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First pan-European cyber-security law to be enacted

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via Flickr © fdecomite (CC BY 2.0)

  • New Network and Information Security Directive codifies legal responsibilities of Internet companies.
  • Those classified as "essential services" must report all serious breaches of their networks and systems.
  • List includes the likes of Amazon, Cisco, eBay and Google but not social networks such as Facebook and Yahoo.
  • Firms face fines of 5 per cent of global turnover if they fail to report incidents

Legislators have agreed on the basis and principles upon which to fashion the European Union's (EU) first cyber-security law: the Network and Information Security Directive (NISP). Remarkably, the accord came following a mere five-hour-long discussion between the European Parliament and the individual governments of the 28 member states of the EU - a rare event indeed and evidence of genuine political accord and just how seriously the EU now takes the ever-increasing threats and incidences of cyber attacks and the resultant breaches of security and privacy and bringing down of vital commercial and governmental networks and Internet sites.

One of the central tenets of the new law is that ISPs such as Amazon. eBay and Google will be legally bound to report all 'serious breaches' of their networks to the national governments of the EU member states and systems or face serious sanctions. However, social networking sites such as Facebook and Yahoo will not be subject to the same requirements or penalties.

Andus Ansip, the former Prime Minister of Estonia, is now at the European Commission (EC) overseeing the development of Europe's Digital Single Market with the remit to make Europe a world leader in ICT and to fight cybercrime.  He commented, “Trust and security are the very foundations of a Digital Single Market. If we want people and businesses to use and make the most of connected digital services, they need to trust them to be secure in the case of attack or failure.”

Mr. Ansip added, "The Internet knows no borders - a problem in one country can have a knock-on effect in the rest of Europe. This is why we need EU-wide cyber-security solutions. This agreement is an important step in this direction. The new law will build-up consumers' trust in Internet services, especially cross-border services."

The Network and Information Security Directive codifies in law the security and reporting obligations incumbent on companies and enterprises in what are classified as 'critical and essential sectors'. These include, energy, health, finance and transport.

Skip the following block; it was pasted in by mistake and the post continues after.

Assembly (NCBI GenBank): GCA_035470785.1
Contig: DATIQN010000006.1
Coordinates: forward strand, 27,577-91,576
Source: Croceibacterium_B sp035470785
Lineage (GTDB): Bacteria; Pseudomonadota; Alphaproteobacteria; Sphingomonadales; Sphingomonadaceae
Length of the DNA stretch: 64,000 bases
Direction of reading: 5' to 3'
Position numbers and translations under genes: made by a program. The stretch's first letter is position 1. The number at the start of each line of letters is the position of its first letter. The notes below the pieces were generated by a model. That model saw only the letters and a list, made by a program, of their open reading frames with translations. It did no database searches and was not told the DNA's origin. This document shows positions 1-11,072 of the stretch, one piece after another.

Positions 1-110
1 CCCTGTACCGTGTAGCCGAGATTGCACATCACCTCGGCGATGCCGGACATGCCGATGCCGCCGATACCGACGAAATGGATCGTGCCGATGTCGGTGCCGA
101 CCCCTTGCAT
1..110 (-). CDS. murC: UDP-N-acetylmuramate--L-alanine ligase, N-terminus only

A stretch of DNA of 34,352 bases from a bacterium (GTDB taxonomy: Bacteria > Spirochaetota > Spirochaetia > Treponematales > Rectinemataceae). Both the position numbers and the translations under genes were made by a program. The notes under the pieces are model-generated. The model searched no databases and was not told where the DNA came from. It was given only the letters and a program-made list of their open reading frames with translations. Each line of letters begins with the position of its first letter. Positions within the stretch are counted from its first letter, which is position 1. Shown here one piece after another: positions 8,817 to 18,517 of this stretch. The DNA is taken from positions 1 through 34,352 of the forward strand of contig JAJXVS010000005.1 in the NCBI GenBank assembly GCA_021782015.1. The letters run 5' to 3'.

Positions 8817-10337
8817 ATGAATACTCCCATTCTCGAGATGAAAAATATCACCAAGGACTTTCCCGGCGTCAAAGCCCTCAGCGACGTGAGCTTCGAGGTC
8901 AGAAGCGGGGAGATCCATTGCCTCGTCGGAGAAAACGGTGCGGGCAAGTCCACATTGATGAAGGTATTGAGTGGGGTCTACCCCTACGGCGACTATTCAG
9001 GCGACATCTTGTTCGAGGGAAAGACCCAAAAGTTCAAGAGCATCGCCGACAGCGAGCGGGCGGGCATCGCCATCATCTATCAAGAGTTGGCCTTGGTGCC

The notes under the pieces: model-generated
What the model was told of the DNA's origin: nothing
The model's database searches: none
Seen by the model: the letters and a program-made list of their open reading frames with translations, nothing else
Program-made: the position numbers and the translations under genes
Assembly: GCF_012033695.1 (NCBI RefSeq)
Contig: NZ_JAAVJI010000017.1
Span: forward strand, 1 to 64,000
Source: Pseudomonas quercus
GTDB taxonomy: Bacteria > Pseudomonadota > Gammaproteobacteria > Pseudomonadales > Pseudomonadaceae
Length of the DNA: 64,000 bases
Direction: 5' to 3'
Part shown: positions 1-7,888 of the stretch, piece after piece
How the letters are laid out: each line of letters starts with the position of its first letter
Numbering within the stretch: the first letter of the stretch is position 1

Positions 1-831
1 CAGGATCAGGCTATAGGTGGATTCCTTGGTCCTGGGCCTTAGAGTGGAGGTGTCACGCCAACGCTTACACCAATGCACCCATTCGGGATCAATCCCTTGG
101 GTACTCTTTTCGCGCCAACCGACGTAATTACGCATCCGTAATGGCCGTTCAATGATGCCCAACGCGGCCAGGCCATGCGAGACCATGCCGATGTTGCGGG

German MEP, Andreas Schwab, who oversaw the law's passage through the European Parliament said, "Germany pushed hard for a harmonised identification of critical operators in energy, transport, health or banking fields, which will have to fulfil security measures and notify significant cyber incidents. Member states will have to cooperate more on cyber-security – which is more important than ever in light of the current security situation in Europe."

It means that the likes of Amazon, Cisco, Google and Microsoft have been classified as 'essential service providers, alongside the likes of energy, banking, healthcare and transport companies, and they too will be required to report any attacks or breaches.

Andus Ansip again: “We need EU-wide cyber-security solutions. The agreement is an important step in this direction, but we cannot stop here: we plan an ambitious partnership with the industry in the coming months to develop more secure products and services.”

Günther Oettinger, the EU's Commissioner for the Digital Economy and Society, observed, "The agreement constitutes a major step in improving the resilience of our network and information systems in Europe. Improving cooperation and information exchange between Member States is a key element of the agreed rules and will help us tackle the increasing number of cyber-attacks.”

Now the text of the political agreement will be approved by the European Parliament and the Council. After that  it will gazetted in the EU Official Journal and thus become European law. Henceforth it will be incumbent on relevant businesses and organisations to make themselves completely familiar with their responsibilities under the terms of the new legislation and as "operators of essential services” must be prepared to take all “appropriate security measures” and notify serious incidents to the relevant national body.

The EC expects that the new law will have the effect of making companies much more honest and transparent about the security breaches they suffer and will force the senior management and boards of directors of such enterprises publicly to declare and reveal that a cyber-security breach has happened; something that, in the past, many companies have been most unwilling to acknowledge. Should they fail to so so once the new law is in place, the companies face fines of five per cent of their global revenues.

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